This familiar title is found in Isaiah 53:3, the prophet’s powerful preview containing many details of the death and resurrection of God’s Servant, Jesus. The title reflects the fact that all during Jesus’ earthly ministry as God’s Servant,


These distinctive titles of the Messiah are found in Isaiah and the Psalms. The title “sure foundation” is found in Isaiah 28:16. A parallel title, “the stone which the builders rejected,” comes from Psalm 118:22.


The Hebrew phrase rendered “Prince of princes” (Dan. 8:25) means “Leader of leaders” or “supreme Leader.”


Psalm 22:6 is the source of this title of the Messiah. It echoes the theme of Isaiah 53, namely, that people will reject the Messiah before He accomplishes His mission and opens the door for all to a saving relationship with God. Psalm 22 not only describes the Messiah in these painful terms, but also predicts the same words spoken to Jesus on the cross by enemies who ridiculed Him in His time of suffering (Matt. 27:39–44; Luke 23:35, 36).


Micah 5:2 predicts, “But you, Bethlehem Ephrathah, though you are little among the thousands of Judah, yet out of you shall come forth to Me the One to be Ruler in Israel, whose goings forth are from old, from everlasting.”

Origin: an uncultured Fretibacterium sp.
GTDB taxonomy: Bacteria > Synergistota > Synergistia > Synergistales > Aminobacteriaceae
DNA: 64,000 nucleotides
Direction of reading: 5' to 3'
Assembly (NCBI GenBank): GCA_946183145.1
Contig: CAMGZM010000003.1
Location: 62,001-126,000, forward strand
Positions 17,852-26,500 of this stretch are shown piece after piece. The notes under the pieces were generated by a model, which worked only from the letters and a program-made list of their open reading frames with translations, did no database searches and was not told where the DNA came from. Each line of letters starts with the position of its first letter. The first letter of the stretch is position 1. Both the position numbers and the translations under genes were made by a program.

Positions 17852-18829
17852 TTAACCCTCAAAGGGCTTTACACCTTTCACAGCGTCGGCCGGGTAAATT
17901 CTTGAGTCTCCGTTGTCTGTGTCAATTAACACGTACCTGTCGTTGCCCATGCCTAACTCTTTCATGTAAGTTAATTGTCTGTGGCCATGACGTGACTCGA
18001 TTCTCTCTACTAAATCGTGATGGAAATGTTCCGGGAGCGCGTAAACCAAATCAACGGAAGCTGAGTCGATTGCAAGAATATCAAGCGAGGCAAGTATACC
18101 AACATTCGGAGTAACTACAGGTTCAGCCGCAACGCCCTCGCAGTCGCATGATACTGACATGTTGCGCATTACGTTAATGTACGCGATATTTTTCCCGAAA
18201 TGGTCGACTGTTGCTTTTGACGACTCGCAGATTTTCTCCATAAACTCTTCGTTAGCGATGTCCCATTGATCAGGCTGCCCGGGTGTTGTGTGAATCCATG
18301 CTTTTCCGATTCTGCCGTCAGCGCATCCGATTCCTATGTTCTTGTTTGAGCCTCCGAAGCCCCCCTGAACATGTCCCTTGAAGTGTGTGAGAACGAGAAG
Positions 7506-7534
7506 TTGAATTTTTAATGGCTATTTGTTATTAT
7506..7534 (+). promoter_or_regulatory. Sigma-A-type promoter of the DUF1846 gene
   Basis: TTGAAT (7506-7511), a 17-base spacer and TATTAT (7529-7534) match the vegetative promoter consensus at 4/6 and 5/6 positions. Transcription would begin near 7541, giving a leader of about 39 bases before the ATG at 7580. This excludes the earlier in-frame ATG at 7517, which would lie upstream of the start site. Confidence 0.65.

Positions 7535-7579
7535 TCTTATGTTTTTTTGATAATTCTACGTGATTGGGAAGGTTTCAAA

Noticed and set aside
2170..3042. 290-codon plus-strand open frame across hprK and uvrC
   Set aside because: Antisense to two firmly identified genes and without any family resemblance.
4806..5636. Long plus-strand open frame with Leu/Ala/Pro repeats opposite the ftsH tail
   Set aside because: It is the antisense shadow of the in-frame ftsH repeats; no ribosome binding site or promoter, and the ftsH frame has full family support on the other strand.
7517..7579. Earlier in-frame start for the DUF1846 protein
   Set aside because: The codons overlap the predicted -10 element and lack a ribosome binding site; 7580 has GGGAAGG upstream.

The Hebrew word rendered “seed” means “offspring” or “descendant.” This name or title is found in Genesis 3:15, which is the Bible’s first prophecy concerning the Messiah.


The messianic title “a Star shall come out of Jacob” (Num. 24:17) was uttered by a pagan prophet, Balaam.[17]

Eternal vs. Everlasting

Question: Do the words, Everlasting and Eternal have the same meaning?

Answer:: There are two words which are translated as "everlasting" - ἀΐδιος (aidios)and αἰώνιος (aionios). "Eternal" is also a translation of these two words, as well as αἰών (aion).

William Branham taught that there was a difference between "everlasting" and "eternal":